New Brunswick

One person who had legionnaires' disease has died, Public Health says

Public Health says one of the seven people who contracted legionnaires' disease in the Moncton region has died.

Seven people in the Moncton region contracted the illness

Dr. Yves Léger, regional medical officer of health, says one of the seven people who contracted legionnaires' disease has died. (Pascal Raiche-Nogue/Radio-Canada)

One of the seven people who contracted legionnaires' disease in the Moncton region has died, Public Health says.

Dr. Yves Léger, regional medical officer of health, said for privacy reasons he couldn't offer details about the person other than that they had other existing risk factors.

Léger said he couldn't definitively say if the person's recent death was caused by legionnaires' disease.

"I imagine that it's probably in large part linked to their infection," he said in an interview Tuesday afternoon. "But in terms of the exact nature and details, those still have to be clarified at this point."

Seven people have become ill with the severe form of pneumonia. An outbreak was declared in early August. Léger said there have been no additional cases reported, and one person remains in hospital.

The seven included three men and four women. One person is in their mid-20s, and the rest are between their 50s and 90s.

Multiple possible sources

There are now questions about whether the legionella bacteria came from one source.

Léger said testing by a lab in Quebec has determined that in three of those who became ill, each had a different strain. Testing is still underway on samples from three other people.

"So it's certainly possible that we have three or even four that are identical, which could mean that ... we're looking at one common source for these cases, which means that we continue our investigation in that light," he said.

"It's certainly also possible that all six patients will be completely different from one another, and in which case we're dealing with completely different cases that don't have a common source."

There are occasional legionnaires' disease cases, known as sporadic cases, that occur and aren't part of an outbreak. In some cases, a source can't be found.

An average of five cases were reported per year across New Brunswick, according to a 2018 report.

Legionella bacteria is found in many natural waterways, but it's also often found in man-made systems like decorative fountains, spas and cooling towers. 

The outbreak was declared Aug. 6 when six people were sick. Public Health has previously said two of the seven people did not live in the Moncton area, but had travelled through the region and then developed symptoms.

Previously, Public Health suspected a cooling tower somewhere in the city was to blame for the outbreak, given the lack of commonalities between the patients.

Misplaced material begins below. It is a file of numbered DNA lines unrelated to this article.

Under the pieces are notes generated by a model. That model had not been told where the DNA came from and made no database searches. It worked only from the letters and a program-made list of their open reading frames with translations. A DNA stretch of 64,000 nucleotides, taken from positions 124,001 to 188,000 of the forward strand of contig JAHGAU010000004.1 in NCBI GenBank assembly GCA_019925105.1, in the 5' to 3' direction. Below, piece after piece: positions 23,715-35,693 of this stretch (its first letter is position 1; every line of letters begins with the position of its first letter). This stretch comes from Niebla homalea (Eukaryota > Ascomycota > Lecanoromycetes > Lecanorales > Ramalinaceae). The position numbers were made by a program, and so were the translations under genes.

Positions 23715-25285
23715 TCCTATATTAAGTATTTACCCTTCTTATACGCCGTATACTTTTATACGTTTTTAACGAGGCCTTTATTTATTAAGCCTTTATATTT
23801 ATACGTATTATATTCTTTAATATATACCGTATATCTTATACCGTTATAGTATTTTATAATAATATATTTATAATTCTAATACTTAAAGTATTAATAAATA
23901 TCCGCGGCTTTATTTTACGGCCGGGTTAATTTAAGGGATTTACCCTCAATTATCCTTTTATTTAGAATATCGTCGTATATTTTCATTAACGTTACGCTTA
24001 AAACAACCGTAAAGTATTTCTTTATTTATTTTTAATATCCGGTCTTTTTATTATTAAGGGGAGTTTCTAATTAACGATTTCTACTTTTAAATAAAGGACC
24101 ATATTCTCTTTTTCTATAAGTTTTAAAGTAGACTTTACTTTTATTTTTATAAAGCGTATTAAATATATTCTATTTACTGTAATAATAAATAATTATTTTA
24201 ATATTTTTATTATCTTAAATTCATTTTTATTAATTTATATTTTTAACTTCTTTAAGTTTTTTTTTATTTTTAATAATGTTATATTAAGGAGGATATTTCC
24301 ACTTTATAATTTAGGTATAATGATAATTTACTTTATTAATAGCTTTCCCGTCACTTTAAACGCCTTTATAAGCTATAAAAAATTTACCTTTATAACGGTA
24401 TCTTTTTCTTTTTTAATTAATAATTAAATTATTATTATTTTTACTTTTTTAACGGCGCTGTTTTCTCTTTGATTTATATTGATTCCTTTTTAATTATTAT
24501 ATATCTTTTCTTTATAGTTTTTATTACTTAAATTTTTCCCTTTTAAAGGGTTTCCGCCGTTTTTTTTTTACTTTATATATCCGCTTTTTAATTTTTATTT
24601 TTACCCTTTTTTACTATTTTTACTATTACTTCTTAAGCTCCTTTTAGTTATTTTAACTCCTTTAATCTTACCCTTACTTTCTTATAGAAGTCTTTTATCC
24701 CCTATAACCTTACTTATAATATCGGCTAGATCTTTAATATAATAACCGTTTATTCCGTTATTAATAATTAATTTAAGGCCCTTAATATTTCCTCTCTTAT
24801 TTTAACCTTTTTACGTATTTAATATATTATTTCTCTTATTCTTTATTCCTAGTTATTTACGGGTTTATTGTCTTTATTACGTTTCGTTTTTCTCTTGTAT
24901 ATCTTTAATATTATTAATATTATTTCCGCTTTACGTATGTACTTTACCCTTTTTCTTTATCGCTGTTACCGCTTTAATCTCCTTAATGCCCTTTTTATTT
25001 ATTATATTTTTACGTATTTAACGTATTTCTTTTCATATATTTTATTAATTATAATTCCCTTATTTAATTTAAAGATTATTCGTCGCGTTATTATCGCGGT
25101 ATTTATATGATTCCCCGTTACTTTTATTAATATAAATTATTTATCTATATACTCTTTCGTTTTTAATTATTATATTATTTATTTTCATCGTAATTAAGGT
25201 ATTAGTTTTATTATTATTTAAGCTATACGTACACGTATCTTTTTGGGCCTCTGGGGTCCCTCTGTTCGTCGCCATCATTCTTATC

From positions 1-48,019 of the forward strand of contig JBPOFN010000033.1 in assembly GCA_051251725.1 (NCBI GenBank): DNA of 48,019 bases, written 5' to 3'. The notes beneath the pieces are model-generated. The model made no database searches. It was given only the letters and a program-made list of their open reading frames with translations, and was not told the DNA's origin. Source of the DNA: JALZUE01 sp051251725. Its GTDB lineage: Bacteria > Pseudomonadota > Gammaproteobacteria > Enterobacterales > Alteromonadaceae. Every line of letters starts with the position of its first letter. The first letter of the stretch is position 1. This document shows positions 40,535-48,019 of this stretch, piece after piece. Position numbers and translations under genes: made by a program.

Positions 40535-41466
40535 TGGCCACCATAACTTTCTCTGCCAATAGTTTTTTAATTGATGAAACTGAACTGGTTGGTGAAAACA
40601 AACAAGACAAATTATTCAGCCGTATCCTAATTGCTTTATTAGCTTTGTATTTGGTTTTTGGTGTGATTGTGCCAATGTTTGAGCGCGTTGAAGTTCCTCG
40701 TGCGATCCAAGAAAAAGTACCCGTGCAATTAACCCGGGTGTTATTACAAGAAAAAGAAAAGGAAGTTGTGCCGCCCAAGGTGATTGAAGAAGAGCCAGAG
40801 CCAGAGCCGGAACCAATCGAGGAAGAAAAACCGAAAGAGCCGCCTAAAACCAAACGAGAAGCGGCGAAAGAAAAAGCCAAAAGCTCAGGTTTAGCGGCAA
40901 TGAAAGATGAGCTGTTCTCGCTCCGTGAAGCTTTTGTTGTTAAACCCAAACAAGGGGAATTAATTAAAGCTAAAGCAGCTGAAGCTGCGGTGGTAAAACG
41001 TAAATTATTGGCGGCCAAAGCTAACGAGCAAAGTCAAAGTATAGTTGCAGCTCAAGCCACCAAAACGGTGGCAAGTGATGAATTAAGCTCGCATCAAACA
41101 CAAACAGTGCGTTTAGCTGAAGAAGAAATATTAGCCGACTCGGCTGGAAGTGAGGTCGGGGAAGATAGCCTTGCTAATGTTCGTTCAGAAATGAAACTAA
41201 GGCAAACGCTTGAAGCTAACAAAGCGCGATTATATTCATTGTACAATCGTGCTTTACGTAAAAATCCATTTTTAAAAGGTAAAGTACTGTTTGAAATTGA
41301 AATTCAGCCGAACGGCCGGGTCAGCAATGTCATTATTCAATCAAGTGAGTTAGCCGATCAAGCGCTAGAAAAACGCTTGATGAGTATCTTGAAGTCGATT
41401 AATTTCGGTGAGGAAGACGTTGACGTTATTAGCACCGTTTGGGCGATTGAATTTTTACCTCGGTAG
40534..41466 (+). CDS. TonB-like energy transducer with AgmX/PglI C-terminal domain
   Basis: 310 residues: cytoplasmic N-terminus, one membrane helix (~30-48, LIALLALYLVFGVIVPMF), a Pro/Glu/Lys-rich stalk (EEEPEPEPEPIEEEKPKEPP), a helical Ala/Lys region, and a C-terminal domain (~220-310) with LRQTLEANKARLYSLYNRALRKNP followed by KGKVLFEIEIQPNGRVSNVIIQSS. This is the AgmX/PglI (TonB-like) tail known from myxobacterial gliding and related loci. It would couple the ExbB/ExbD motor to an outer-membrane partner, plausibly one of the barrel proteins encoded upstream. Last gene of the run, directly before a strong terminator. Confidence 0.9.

Testing of more than 50 cooling towers in the Moncton region has been carried out since the outbreak began.

Three had elevated bacteria counts that required cleaning, but Léger said samples from those towers must be compared to samples from the patients to determine if they were the source of the illness. 

"We continue to follow up on those three sites at this time, and we're regularly sampling them as well to make sure that the cleaning and disinfection worked," Léger said.

Testing has indicated that three of those who became ill had different bacteria strains, indicating there wasn't one single source. (Janice Haney Carr/Centers for Disease Control/Associated Press)

The towers are mechanical equipment with water and a fan that are part of the centralized air-cooling system for a variety of types of buildings. Bacteria can grow and spread into the community on mist carried from the towers by the wind. The illness doesn't spread person-to-person.

Initially, Public Health was focusing on towers in "western Moncton." Nine tested showed some level of legionella bacteria, but most were at very low levels, Léger said Aug. 16. 

Two had legionella bacteria at levels requiring cleaning and disinfection, but Léger said they weren't high enough to be a "smoking gun" or require them to be immediately shut down.

Testing expanded to other areas of the city. That included seven cooling towers the city's northeastern area, mainly around the Caledonia Industrial Park, and roughly 11 in the downtown core.

People who become ill with pneumonia-like or respiratory symptoms, such as fever, chills, cough, shortness of breath, muscle aches and headache, are urged to seek medical care or call 811. Legionnaires' disease can be fatal in about 10 to 15 per cent of cases.

It's the second outbreak in the region in two years. In 2019, Public Health ordered cooling towers atop Organigram's cannabis production facility shut down and cleaned because of high levels of bacteria. Sixteen people became ill in that outbreak.

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